The bench-type of seating is reserved for rear seats, right? But for decades all the way till the late `90s, American passenger sedans had front bench seats, which were a cool way of accommodating three passengers upfront instead of standard two passenger layout. Bench seats were comfortable, large and cushy and its hard to imagine classic American sedans without them. It was also a logical way of using all the interior space big American sedans had to offer. However, since the middle passenger in this configuration was left without a proper three-point safety belt, engineers decided to abandon this solution in passenger vehicles.

Today, you can only get front bench seats in some pickups or cargo vans but cars like the new landrover defender are also bringing the 3 front seat configuration back into fashion.

5. Thin A-pillars

If you want to build a safe car, the first thing you need to worry about is having a robust skeletal construction of the car, with special care dedicated to pillars that hold the roof up. Modern crash testing and safety agencies demand extremely strong roofs that will not collapse during a roll-over crash. This meant that manufacturers were legislated to make solid, bulky, and thick pillars to comply with regulations. Many cars can now hold multiple times there own weight when upside down, which is a great achievement.

On the flipside, this adds to overall weight, and more crucially can often impair visibility from the car. Most modern vehicles have big and wide A-pillars which not only look ugly but can sometimes be problematic in city driving since they blocks your view. The first thing people often say when they go in a classic car for the first time is how light and airy they are. Whilst the tank like construction of todays cars is largely a benefit, it has meant that proximity sensors, cameras and even lasers are needed to even judge where you’re going.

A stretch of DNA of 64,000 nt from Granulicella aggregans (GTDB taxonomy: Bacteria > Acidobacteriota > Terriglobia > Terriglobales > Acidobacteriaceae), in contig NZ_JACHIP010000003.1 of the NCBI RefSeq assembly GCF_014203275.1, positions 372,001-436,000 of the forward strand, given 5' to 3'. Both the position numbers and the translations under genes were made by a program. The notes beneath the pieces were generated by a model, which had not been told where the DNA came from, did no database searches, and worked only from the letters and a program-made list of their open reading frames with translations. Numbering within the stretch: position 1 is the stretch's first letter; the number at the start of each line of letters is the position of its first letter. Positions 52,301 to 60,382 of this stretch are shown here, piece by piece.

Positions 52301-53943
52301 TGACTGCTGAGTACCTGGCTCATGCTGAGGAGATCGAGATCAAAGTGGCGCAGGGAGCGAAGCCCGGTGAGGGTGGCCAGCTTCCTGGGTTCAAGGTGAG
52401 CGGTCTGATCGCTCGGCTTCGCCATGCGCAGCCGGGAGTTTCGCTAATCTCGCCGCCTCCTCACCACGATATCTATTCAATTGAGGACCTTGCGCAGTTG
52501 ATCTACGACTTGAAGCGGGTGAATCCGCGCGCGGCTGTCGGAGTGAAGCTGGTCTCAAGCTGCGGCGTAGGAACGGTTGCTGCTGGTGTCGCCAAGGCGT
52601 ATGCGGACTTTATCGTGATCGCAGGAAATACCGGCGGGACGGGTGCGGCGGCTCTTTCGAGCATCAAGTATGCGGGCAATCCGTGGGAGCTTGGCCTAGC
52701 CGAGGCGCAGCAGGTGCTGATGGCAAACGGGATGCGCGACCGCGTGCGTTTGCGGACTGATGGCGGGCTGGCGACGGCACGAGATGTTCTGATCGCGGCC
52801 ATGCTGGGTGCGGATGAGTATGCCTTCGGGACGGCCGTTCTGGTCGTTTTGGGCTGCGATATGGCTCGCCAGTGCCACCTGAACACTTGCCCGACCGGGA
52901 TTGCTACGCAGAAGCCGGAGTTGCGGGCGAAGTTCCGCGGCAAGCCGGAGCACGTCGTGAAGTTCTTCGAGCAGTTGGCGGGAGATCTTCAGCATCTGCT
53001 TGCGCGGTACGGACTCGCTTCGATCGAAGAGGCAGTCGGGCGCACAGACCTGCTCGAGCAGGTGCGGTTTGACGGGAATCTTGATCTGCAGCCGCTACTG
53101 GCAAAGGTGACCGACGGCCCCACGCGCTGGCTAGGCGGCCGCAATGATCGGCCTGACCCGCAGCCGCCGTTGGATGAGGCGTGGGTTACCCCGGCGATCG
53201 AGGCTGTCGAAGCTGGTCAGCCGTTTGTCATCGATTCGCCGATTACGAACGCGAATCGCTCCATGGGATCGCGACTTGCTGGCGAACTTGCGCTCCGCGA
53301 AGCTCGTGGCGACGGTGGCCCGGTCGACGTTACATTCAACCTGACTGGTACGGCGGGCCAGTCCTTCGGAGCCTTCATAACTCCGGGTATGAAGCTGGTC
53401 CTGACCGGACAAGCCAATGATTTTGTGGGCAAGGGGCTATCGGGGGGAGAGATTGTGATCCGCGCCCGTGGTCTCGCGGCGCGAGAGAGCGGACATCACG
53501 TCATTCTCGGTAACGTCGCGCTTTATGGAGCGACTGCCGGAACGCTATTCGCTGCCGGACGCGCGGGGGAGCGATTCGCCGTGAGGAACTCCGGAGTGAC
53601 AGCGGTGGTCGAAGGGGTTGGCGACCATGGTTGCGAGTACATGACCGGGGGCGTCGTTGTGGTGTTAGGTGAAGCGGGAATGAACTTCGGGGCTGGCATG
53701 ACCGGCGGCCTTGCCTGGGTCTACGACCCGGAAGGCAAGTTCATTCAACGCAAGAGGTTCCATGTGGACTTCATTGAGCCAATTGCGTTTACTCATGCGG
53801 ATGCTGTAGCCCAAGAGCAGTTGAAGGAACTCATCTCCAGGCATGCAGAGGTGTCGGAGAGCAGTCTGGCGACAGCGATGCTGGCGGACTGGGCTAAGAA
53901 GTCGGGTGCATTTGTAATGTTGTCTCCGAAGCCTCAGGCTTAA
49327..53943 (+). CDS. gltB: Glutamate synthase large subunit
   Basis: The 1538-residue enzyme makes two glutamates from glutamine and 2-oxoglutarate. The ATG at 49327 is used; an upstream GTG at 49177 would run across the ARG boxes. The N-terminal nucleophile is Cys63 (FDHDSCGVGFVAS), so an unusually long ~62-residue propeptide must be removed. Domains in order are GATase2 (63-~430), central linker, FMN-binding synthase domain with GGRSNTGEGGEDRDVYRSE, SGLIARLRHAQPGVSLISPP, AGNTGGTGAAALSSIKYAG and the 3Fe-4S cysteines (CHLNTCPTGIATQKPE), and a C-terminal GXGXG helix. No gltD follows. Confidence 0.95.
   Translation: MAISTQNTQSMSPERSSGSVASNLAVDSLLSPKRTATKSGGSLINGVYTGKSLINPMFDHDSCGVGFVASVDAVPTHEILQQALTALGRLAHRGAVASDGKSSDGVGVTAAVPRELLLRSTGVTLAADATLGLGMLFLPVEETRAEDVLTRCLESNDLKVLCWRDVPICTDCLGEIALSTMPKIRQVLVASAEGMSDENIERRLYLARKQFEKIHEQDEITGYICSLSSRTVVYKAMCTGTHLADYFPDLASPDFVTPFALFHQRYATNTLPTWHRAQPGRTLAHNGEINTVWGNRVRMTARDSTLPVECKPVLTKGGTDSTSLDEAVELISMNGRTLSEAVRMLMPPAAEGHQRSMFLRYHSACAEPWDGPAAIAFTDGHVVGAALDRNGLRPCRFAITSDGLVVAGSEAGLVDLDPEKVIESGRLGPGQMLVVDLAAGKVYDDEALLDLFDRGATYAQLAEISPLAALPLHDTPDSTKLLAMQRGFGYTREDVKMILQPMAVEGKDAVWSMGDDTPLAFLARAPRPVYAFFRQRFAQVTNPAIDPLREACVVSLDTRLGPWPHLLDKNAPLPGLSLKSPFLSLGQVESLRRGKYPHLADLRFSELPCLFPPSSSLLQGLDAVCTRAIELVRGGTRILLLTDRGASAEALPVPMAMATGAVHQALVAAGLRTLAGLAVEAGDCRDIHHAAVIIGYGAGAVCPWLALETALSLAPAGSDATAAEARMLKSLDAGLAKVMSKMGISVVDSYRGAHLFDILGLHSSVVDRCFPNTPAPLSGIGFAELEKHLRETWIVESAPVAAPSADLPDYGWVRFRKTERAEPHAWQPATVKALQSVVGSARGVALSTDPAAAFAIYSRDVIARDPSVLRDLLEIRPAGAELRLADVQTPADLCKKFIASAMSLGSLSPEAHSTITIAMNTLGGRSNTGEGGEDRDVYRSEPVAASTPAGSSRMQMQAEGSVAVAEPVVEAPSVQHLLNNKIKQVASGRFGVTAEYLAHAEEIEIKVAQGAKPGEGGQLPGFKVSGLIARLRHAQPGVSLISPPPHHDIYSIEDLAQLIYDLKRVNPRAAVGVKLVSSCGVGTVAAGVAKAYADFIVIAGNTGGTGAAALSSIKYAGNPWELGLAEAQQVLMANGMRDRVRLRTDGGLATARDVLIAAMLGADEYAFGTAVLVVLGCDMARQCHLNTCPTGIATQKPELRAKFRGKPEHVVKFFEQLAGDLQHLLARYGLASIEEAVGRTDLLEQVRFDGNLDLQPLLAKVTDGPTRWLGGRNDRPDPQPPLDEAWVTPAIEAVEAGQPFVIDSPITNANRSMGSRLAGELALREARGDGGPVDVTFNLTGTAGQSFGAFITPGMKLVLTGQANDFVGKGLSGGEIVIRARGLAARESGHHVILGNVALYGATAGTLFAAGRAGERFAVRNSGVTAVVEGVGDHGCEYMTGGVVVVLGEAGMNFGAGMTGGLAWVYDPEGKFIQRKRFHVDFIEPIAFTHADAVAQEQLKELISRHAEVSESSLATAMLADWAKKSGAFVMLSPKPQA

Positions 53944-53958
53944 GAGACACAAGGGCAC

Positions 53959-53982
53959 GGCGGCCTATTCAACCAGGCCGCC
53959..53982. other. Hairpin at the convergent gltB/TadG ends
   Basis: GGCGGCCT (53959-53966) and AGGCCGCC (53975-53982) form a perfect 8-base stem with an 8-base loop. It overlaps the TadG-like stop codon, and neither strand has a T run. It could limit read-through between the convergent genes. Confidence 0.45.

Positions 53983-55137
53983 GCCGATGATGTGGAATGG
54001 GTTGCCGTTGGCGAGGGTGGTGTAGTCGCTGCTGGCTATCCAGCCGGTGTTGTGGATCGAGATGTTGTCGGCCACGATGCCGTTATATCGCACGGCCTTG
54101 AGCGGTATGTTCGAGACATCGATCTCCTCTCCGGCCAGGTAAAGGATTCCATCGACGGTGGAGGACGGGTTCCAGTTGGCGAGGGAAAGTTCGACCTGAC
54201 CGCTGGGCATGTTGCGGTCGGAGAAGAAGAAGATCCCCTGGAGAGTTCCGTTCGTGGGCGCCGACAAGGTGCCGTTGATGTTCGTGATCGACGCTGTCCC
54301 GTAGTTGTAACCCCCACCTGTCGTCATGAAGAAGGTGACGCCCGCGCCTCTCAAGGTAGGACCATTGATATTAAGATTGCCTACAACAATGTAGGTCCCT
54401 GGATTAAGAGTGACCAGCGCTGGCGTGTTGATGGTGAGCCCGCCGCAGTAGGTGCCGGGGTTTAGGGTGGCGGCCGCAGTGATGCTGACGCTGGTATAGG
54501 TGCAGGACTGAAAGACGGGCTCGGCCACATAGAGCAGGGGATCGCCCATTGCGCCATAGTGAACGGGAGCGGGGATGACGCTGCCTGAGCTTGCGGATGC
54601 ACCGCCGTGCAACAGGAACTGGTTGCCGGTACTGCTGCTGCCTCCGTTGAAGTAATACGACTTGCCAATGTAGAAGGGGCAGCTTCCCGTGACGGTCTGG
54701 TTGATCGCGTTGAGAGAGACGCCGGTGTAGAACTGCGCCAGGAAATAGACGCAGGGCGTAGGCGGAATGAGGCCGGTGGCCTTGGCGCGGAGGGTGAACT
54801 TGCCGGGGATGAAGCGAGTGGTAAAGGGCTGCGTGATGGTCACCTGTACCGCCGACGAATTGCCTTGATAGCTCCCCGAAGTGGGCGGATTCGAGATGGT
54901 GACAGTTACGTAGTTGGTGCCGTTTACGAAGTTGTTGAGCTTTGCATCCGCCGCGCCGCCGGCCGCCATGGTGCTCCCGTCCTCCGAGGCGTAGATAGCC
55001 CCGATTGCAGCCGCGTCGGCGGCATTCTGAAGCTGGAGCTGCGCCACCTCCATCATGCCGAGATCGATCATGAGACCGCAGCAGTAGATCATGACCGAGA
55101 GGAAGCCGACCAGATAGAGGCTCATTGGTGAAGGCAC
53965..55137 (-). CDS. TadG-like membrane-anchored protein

On the flipside, this adds to overall weight, and more crucially can often impair visibility from the car. Most modern vehicles have big and wide A-pillars which not only look ugly but can sometimes be problematic in city driving since they blocks your view. The first thing people often say when they go in a classic car for the first time is how light and airy they are. Whilst the tank like construction of todays cars is largely a benefit, it has meant that proximity sensors, cameras and even lasers are needed to even judge where you’re going.

6. High revving naturally-aspirated engines

You’ve probably noticed that the industry has been moving towards turbocharged engines with smaller displacement and fewer cylinders lately. Although most petrol heads will never accept this, it was done largely due to the tightening of environmental standards and the relentless quest for better fuel economy. This means that the glorious 5-liter V10 from e60 BMW M5 or the 6.2-liter V8 from the C63 AMG will probably never return.

There are only a handful of truely naturally-aspirated engines on the market at the moment, like the 5.2-liter flat-plane V8 from the Shelby GT350 or Audi`s sublime 5.2-liter V10. In just a few year’s time, all those fantastic non-turbo or supercharged engines will be gone. Ferrari or McLaren have already based their engine lineups on turbocharged engines and/or hybrids and this will likely be the future of motoring.

So there you are. Which features did I miss? Let me know in the comments.